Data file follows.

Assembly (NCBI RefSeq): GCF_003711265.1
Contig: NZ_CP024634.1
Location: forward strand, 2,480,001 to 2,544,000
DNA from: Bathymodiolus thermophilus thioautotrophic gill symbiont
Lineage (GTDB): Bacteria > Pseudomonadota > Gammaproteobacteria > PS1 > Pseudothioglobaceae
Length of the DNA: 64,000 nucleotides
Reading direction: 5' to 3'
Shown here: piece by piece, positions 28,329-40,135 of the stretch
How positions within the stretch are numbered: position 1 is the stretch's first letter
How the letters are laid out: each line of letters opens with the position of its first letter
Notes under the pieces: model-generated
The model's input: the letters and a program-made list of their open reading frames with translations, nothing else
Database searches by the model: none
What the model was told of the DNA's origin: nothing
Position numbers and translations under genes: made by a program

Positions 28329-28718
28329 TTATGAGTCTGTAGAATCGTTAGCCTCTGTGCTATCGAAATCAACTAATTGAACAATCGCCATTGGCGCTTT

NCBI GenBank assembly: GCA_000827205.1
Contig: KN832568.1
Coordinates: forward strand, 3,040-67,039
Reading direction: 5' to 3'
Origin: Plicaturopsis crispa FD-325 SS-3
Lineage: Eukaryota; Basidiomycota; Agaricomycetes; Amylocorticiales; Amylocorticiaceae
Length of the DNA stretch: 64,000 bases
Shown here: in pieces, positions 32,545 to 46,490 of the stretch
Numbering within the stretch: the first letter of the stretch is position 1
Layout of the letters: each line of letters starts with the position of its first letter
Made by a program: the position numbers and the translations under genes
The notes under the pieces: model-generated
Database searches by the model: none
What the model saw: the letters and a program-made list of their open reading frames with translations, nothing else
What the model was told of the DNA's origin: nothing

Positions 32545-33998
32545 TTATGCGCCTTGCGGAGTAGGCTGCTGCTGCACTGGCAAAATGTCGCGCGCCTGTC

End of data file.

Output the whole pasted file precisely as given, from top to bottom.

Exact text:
Assembly (NCBI RefSeq): GCF_003711265.1
Contig: NZ_CP024634.1
Location: forward strand, 2,480,001 to 2,544,000
DNA from: Bathymodiolus thermophilus thioautotrophic gill symbiont
Lineage (GTDB): Bacteria > Pseudomonadota > Gammaproteobacteria > PS1 > Pseudothioglobaceae
Length of the DNA: 64,000 nucleotides
Reading direction: 5' to 3'
Shown here: piece by piece, positions 28,329-40,135 of the stretch
How positions within the stretch are numbered: position 1 is the stretch's first letter
How the letters are laid out: each line of letters opens with the position of its first letter
Notes under the pieces: model-generated
The model's input: the letters and a program-made list of their open reading frames with translations, nothing else
Database searches by the model: none
What the model was told of the DNA's origin: nothing
Position numbers and translations under genes: made by a program

Positions 28329-28718
28329 TTATGAGTCTGTAGAATCGTTAGCCTCTGTGCTATCGAAATCAACTAATTGAACAATCGCCATTGGCGCTTT

NCBI GenBank assembly: GCA_000827205.1
Contig: KN832568.1
Coordinates: forward strand, 3,040-67,039
Reading direction: 5' to 3'
Origin: Plicaturopsis crispa FD-325 SS-3
Lineage: Eukaryota; Basidiomycota; Agaricomycetes; Amylocorticiales; Amylocorticiaceae
Length of the DNA stretch: 64,000 bases
Shown here: in pieces, positions 32,545 to 46,490 of the stretch
Numbering within the stretch: the first letter of the stretch is position 1
Layout of the letters: each line of letters starts with the position of its first letter
Made by a program: the position numbers and the translations under genes
The notes under the pieces: model-generated
Database searches by the model: none
What the model saw: the letters and a program-made list of their open reading frames with translations, nothing else
What the model was told of the DNA's origin: nothing

Positions 32545-33998
32545 TTATGCGCCTTGCGGAGTAGGCTGCTGCTGCACTGGCAAAATGTCGCGCGCCTGTC